Bayer Healthcare says it will change the health claims used on its One A Day vitamins following threats of a lawsuit claiming its prostate cancer health claims were misleading.
Last month, consumer advocacy Center for Science in the Public Interest (CSPI) notified Bayer that it would sue the company unless it stopped claiming that its vitamins for men could reduce prostate cancer due to their selenium content.
“Bayer currently is in the process of revising the packaging and promotional materials for its One-A-Day Men's and One-A-Day Men's 50+ to exclude reference to the qualified health claim regarding the relationship between selenium intake to the reduced risk of certain cancers,” the company told NutraIngredients-USA.com.
Bayer also said its product formulation will remain unchanged.
Advertisements and labels for Bayer’s One A Day Men’s 50+ Advantage and One A Day Men’s Health Formula multivitamins had claimed that “emerging research” suggests selenium may reduce the risk of prostate cancer.
CSPI maintained that such claims are deceptive and are not backed by sufficient science. As well as threatening to sue the company, CSPI also filed complaints with the US Food and Drug Administration (FDA) and the Federal Trade Commission (FTC). These urged the agencies to put a stop to the claims and to seize existing stocks of the products.
However, the dietary supplement trade group Council for Responsible Nutrition (CRN) took a strong stand against CSPI’s allegations, saying they were “fear-mongering”.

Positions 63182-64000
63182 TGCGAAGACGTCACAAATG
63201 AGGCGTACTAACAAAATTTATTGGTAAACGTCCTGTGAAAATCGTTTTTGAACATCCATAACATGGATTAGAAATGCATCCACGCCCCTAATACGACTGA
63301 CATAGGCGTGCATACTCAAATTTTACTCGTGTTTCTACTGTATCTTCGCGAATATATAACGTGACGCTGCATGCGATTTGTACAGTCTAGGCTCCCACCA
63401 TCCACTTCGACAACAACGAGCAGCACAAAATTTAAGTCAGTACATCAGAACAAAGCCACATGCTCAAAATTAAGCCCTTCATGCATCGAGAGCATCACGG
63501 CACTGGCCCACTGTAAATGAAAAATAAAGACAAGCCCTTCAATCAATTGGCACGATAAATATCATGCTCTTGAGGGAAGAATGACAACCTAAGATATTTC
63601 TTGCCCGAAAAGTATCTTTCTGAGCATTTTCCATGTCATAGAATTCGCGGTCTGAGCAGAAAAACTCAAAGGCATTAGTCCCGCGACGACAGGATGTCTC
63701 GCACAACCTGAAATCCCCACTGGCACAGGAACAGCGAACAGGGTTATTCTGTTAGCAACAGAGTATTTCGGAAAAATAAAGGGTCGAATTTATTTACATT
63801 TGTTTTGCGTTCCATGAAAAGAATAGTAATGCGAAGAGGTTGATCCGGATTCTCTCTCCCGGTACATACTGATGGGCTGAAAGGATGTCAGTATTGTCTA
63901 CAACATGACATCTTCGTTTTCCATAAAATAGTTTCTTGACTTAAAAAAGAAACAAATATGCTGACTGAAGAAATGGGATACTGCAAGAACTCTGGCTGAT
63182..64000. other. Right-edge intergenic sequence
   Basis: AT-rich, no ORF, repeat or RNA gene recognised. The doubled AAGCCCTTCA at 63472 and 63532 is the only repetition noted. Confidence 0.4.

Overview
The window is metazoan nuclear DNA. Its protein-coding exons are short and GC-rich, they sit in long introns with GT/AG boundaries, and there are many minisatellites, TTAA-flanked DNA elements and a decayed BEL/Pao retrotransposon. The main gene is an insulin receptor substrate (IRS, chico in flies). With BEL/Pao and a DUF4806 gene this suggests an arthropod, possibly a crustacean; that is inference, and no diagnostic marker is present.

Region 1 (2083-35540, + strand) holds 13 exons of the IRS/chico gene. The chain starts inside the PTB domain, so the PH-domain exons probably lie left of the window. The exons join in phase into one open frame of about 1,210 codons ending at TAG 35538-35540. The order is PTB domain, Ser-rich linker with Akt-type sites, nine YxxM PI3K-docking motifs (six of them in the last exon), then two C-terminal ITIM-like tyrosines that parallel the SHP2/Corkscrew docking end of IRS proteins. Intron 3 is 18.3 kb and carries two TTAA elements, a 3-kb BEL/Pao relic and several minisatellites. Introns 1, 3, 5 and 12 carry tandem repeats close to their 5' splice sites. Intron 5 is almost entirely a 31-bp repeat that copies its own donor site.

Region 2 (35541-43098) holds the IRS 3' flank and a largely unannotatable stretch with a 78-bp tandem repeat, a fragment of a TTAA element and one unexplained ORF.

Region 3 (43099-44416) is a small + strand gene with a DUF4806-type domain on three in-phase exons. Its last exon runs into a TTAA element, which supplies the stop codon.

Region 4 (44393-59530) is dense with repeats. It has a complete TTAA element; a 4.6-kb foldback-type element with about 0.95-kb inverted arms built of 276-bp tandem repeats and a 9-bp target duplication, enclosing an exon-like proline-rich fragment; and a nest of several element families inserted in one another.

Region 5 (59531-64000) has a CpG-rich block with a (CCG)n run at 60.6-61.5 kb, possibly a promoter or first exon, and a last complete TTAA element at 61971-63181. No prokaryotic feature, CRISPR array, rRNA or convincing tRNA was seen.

Steve Mister, president and CEO of CRN said that rather than calling for the seizure of products that cause no health risk to consumers, CSPI should focus its efforts on helping to reign in the “outliers in this industry”.
“It would be nice to see CSPI join CRN in calling for FDA resources to be directed to these kinds of egregious behaviors where there really is the potential for health risks to consumers.”
Selenium received another battering of late, after FDA approved the use of a prostate cancer qualified health claim to be used on products containing over 14 micrograms of selenium.
However, the highly qualified nature of the claim renders it almost unusable to industry. It states:
“Selenium may reduce the risk of certain cancers. Some scientific evidence suggests that consumption of selenium may reduce the risk of certain forms of cancer. However, FDA has determined that this evidence is limited and not conclusive.”
To read more on that and other new selenium claim approvals, click here .